On Tuesday, Christopher Stevens, our country’s ambassador to Libya, was murdered during a well-planned attack by Islamists. I did not know Mr. Stevens, but I certainly was moved by the report of what happened to him and several others who were filling roles designed to help liberate the very people who carried out this attack. To get to the point, let me say that I immediately felt great empathy for the friends and family of these Americans. The only thing that I could do, in terms of a response, was pray for those who had lost loved ones. And so I did ask God to comfort them and give them peace in their time of mourning.

As noted, praying was the only response I could give, but that doesn’t mean my reaction was insignificant. On the contrary, I think God is pleased any time His people are touched by the suffering of others in this world. I think He is also pleased when we call upon Him to bring relief to those who are grieving. Most of us, at some point in our lives, have been on the receiving end of empathy. We have had people in our lives who came alongside us during a time of suffering and we were greatly comforted by this act and we definitely cherished their promises of intercession.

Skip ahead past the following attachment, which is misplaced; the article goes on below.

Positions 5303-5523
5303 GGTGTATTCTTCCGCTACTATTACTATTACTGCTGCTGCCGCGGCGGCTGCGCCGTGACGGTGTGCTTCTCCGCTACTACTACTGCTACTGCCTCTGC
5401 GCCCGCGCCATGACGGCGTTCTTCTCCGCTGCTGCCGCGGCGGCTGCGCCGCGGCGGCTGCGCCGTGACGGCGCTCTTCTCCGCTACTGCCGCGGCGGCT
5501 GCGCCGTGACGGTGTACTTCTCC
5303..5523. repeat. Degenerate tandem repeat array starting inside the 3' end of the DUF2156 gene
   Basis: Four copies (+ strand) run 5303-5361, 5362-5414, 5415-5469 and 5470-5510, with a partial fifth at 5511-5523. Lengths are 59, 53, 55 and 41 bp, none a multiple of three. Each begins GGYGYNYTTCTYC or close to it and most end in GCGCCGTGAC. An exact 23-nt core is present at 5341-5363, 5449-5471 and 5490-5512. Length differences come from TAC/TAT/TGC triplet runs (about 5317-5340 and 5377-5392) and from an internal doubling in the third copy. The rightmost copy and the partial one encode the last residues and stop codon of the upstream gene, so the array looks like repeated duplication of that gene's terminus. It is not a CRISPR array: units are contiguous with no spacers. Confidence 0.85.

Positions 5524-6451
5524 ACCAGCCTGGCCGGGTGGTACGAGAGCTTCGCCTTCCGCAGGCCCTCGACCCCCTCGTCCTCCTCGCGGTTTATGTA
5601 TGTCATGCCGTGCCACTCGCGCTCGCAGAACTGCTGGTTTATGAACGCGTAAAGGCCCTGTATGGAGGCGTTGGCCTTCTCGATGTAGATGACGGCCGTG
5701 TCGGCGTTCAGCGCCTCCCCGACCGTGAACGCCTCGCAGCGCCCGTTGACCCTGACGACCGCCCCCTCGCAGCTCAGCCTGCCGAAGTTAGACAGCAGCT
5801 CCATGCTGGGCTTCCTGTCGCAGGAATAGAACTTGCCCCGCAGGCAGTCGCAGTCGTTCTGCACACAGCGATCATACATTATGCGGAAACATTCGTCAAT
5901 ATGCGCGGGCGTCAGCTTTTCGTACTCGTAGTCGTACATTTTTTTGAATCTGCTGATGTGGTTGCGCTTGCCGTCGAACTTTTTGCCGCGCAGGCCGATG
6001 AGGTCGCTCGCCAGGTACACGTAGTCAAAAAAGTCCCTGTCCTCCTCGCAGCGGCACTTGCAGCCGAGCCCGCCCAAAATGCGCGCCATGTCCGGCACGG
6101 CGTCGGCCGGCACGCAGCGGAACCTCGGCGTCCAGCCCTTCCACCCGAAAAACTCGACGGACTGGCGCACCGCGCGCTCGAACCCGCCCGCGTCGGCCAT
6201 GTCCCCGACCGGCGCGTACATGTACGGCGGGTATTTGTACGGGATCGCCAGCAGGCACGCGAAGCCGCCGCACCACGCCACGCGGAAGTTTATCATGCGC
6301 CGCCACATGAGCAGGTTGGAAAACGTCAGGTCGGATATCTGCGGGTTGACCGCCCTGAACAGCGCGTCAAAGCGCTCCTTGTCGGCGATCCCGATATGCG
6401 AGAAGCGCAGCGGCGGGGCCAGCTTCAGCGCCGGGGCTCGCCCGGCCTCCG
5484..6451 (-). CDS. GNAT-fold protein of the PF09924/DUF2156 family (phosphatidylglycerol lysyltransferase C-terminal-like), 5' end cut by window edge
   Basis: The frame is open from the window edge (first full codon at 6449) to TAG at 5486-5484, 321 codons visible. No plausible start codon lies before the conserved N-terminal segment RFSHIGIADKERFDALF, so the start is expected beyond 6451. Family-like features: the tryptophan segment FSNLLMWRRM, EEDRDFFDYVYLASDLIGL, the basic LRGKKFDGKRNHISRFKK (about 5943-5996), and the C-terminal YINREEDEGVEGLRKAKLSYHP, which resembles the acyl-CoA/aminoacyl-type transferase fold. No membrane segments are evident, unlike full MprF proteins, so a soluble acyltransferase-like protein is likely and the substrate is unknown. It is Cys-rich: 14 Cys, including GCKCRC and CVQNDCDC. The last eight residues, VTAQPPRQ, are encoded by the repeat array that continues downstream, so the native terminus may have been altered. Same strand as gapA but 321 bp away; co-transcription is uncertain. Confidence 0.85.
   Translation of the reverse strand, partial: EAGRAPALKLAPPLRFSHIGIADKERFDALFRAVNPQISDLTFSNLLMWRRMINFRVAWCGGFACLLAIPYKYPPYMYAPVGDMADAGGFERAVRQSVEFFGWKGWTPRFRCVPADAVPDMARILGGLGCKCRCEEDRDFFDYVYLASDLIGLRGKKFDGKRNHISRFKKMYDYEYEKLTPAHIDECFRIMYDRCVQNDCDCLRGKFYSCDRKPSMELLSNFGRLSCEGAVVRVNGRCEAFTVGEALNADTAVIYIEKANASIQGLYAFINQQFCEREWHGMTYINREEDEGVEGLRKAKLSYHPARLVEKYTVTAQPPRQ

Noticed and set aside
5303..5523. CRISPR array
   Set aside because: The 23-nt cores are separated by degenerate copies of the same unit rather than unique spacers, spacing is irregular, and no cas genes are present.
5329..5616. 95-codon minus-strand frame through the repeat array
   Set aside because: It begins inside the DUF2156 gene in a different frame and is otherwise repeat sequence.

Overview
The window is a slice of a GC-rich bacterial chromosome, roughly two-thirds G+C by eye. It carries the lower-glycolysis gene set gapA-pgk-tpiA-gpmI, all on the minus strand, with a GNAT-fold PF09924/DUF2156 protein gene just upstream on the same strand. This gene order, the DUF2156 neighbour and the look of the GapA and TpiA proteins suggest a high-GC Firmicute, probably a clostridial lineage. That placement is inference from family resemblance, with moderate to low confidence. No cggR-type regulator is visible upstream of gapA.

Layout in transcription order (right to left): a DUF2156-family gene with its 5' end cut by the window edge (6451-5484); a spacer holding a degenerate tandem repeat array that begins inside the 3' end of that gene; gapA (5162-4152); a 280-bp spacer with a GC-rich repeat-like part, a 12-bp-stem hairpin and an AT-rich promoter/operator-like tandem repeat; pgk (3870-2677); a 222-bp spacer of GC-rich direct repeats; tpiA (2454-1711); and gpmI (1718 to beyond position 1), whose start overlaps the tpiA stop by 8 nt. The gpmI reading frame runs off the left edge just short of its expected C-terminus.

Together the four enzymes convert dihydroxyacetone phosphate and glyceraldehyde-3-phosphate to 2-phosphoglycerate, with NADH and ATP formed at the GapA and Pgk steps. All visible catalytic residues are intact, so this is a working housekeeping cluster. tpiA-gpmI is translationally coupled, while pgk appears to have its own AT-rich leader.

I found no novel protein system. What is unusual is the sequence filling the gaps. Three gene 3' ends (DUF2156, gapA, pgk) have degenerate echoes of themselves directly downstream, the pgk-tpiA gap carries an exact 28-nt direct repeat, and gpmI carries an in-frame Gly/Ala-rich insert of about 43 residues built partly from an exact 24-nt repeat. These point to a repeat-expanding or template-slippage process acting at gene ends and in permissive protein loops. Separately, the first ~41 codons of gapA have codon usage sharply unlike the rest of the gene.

Empathy is, I believe, a godlike characteristic. This fact is established by the ministry of our Savior. Speaking of Christ, the writer of Hebrews states: “For since He Himself was tempted in that which He has suffered, He is able to come to the aid of those who are tempted.”(Heb. 2:18) The temptation of Jesus was genuine and, as we know, He maintained fidelity to the will and word of His Father. He does understand, therefore, the nature of temptation and is able to serve us as our empathetic high priest. As I said, responding to the troubles of others with words of comfort or prayer amounts to the imitation of Christ in His relationship with us.